A man goes into a butcher shop and says, “Give me your best piece of meat.” And the butcher replies, “Everything in my shop is the best.” (Zen story)
Top ten lists are inherently fraudulent. By what authority do I declare what is best? And by what criteria? And which religion? But if I had titled this post, “Ten compelling films which engage religious questions from a [mostly] western Christian perspective,” it wouldn’t be nearly as much fun. We love rankings, if for no other reason than the pleasure of argument.
My list is totally subjective of course, and infinitely revisable, depending on the day, or where I am in my life (although Robert Bresson’s Diary of a Country Priest has topped my list every since I first saw it in Ann Arbor 45 years ago and subsequently had to wander around for a couple of hours on a rainy night until I was capable of returning to ordinary life).
I have restricted myself to one film per director (or else Bresson would take up about six places, and Tarkovsky a few more, etc.). I have also stuck to the western Christian tradition, with the Russian orthodoxy of Tarkovsky the one exception.
And while there are many films with spiritual subjects or theological themes, I have focused primarily on examples of what Paul Schrader calls “transcendental style” – films which are not just about religious experience, but themselves create religious experience in the viewer, through cinematic form and language as much as story. Icon writers know this well. There’s a lot to say about transcendental style, but for now let me simply cite Susan Sontag’s remark about Robert Bresson: “His form does not merely perfectly express what he wants to say. It is what he wants to say.”
All these films are available on DVD or Blu-ray, and I hope you will be encouraged to explore them. But I must warn you that not all these films are equally accessible. Most of them refuse the usual manipulations and excitements of mass cinema, and demand a contemplative mind. Transcendental style can be as rigorous as prayer. But as Iranian director Abbas Kiorastami has said, “I would rather see a film that might even bore me in the act of watching but that later I can’t stop thinking about, than a film that keeps me on the edge of my seat and then is immediately forgotten.”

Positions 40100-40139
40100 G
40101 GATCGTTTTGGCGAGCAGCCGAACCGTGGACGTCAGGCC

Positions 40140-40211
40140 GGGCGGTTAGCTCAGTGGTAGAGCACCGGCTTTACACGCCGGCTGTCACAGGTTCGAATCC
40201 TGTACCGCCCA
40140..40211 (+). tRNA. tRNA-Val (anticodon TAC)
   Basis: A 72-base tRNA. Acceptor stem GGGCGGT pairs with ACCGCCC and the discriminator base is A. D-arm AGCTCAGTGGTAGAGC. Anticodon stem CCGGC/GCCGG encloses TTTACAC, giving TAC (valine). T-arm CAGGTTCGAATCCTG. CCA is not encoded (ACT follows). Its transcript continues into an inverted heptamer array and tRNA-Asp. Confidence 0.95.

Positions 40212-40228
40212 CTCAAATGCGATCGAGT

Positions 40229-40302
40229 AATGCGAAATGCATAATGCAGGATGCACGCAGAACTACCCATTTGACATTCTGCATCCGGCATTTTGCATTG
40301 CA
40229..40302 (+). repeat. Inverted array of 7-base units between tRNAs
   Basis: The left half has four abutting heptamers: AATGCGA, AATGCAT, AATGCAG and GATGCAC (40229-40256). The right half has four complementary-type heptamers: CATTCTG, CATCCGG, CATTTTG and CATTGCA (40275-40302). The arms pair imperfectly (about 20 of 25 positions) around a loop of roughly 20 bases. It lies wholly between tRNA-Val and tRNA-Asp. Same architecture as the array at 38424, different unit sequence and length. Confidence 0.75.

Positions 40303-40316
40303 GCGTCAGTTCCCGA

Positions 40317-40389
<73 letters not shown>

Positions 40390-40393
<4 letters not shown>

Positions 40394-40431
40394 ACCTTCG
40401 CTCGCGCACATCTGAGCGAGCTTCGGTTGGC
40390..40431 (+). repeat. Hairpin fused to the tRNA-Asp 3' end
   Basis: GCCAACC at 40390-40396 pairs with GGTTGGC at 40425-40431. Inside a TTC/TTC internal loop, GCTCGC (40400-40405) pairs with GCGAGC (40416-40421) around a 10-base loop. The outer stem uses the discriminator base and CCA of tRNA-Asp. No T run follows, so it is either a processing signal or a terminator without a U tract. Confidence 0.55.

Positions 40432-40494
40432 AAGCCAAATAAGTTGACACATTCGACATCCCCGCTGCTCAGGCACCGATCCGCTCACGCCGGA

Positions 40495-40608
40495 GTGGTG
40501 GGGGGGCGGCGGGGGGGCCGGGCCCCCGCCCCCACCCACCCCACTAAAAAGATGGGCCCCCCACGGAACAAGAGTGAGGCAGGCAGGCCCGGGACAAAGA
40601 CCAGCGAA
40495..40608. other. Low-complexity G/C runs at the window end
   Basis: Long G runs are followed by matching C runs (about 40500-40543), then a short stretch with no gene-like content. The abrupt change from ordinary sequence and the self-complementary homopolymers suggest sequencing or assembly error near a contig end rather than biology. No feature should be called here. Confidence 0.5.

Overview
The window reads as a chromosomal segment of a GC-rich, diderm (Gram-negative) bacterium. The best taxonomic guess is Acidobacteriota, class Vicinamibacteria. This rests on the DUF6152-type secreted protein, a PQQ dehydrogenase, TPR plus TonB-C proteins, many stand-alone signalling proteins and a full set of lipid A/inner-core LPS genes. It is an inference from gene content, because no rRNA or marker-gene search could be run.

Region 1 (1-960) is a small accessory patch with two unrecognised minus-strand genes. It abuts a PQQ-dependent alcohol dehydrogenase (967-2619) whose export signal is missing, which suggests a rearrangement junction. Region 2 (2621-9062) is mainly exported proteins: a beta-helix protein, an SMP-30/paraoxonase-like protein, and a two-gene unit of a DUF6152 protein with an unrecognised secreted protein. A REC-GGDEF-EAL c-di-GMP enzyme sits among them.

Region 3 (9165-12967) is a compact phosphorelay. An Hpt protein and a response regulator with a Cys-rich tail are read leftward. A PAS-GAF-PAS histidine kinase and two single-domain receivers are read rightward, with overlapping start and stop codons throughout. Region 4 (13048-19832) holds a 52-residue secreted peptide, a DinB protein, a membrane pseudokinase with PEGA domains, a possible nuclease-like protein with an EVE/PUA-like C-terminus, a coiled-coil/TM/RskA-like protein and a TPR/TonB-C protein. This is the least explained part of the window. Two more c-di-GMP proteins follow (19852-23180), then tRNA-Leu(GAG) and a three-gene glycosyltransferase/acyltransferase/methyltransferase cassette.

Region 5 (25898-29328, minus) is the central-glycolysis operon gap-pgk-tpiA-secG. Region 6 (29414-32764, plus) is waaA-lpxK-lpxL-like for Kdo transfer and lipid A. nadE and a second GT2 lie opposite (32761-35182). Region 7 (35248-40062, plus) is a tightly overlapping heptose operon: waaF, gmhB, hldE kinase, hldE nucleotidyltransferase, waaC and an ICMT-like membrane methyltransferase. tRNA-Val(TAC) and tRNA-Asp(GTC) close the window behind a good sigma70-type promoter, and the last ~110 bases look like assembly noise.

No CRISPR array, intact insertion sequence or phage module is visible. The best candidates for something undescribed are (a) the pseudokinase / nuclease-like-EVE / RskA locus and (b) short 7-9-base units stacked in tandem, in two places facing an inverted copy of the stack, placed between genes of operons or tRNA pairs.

Here is my list, in alphabetical order.
1) Decalogue (Krzysztof Kieslowski, Poland 1988) This extraordinary cycle of short films explores various lives within a single apartment block, whose grey concrete bleakness exudes the alienation and melancholy felt by many of its residents. It is the world after the Fall, when instinct and intuition no longer suffice to guide human living. Each film is roughly based on one of the Ten Commandments, but the imperatives of each situation are far from clear. Choices matter intensely (it is not such a godless world that one can do anything one wishes), but most of the characters are bewildered and beset by the questions before them. And yet – grace happens, people connect, souls find mercy. Not every time, but enough to keep alive the hope that God – embodied by a mysterious figure who always seems to be around at key moments – has not abandoned us.
2) Diary of a Country Priest (Robert Bresson, France 1950) Bresson pares away everything inessential to show the story of a soul. The miracle of his “transcendental style” is that he shows us not so much what people do as who they are – not through explaining them psychologically, but by letting their mystery be. As with iconography, a kind of inexpressiveness on the surface allows hidden depths to shine through. As the priest walks his own Stations of the Cross, the sorrowful way becomes a revelation of grace. This is not a film about religious experience – it is religious experience.
3) Ida (Pawel Pawlikowski, Poland 2013) Is the religious life purely a product of environment, or is it indelibly inscribed on the heart? In 1962, a young novice, raised as an orphan in her convent, is sent into the world to visit her only living relative, just prior to taking her final vows. Will her vocation survive outside the cloister? The people she encounters, the discoveries she makes about her past, the suddenly viable prospect of a life in the outside world – all present her with new options for her life and vocation. One of the many beauties of this film is that neither the convent nor the outer world are judged. Both are viewed with sympathy and respect. Until she decides her future, Ida is shown off center, at the edge or bottom of the frame. But in the film’s final shot, she is perfectly centered at last.
4) Into Great Silence (Philip Gröning, Germany 2005) The director spent 6 months in residence at a Carthusian monastery in the Alps, filming monastic life and worship. Using only natural light, he shows us a numinous world of shadows pierced by the radiance of windows and candles. Dwelling in this world of prayer and silence for nearly three hours, we slow ourselves to the monastic rhythm, and emerge refreshed and centered, and thankful for those who give their lives to providing, as Dan Berrigan once put it, “large reserves of available sanity.”